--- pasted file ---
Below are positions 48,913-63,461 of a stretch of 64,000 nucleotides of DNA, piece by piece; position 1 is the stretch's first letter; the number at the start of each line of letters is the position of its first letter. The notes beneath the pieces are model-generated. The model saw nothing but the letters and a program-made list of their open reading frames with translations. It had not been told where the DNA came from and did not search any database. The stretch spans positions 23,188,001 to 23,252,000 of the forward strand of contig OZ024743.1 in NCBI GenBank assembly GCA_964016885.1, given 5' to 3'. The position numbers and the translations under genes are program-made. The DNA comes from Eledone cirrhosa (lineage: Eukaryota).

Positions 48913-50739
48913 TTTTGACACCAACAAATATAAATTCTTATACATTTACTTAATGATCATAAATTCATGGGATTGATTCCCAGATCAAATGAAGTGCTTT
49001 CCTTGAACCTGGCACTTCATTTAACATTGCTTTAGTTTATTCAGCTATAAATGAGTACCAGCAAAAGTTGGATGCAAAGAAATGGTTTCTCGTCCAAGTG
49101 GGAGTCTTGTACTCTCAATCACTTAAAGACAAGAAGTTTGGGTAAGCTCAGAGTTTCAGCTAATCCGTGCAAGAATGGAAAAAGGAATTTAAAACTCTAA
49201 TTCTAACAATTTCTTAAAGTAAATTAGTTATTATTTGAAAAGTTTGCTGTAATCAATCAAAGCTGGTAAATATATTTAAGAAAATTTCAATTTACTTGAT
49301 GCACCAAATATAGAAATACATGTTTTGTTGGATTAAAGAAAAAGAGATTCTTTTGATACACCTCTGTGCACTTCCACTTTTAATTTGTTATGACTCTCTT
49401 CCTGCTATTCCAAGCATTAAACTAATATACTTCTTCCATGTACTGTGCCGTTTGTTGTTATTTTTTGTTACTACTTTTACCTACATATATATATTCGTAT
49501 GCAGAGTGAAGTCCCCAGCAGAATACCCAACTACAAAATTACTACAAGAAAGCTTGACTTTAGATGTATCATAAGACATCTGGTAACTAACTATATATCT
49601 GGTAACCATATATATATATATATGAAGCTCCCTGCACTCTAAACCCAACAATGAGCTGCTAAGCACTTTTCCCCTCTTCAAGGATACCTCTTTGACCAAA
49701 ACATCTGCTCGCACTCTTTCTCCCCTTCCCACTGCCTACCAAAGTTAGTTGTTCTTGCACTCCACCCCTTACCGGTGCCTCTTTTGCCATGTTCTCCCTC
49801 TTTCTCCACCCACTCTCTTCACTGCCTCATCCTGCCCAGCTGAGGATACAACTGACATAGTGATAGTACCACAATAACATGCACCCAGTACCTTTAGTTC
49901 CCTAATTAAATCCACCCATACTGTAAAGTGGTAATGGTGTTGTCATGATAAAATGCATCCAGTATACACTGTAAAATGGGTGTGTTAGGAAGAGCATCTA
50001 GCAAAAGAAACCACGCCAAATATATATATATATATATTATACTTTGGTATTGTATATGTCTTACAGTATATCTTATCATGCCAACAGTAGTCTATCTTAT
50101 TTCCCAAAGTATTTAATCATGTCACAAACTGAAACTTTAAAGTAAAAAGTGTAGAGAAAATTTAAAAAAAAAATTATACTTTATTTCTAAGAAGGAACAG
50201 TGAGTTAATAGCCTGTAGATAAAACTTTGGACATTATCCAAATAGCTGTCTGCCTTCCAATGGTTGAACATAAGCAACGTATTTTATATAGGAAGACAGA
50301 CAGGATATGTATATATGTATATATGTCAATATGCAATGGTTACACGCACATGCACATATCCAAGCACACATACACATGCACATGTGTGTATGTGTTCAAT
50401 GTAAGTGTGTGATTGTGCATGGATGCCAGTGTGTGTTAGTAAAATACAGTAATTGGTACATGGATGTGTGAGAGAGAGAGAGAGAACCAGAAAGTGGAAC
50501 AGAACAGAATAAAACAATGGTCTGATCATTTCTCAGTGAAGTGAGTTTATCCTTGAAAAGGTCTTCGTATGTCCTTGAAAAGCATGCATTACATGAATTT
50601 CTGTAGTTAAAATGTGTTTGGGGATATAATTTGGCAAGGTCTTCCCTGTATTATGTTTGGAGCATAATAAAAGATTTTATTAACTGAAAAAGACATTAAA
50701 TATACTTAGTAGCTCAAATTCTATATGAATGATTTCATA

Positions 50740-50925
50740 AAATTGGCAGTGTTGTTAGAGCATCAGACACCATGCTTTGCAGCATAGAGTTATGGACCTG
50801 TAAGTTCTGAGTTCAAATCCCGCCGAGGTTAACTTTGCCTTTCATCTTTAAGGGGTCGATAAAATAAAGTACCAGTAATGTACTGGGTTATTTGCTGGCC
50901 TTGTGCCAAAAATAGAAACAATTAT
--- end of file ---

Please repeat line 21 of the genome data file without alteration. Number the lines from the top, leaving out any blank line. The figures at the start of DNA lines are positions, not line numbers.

50701 TATACTTAGTAGCTCAAATTCTATATGAATGATTTCATA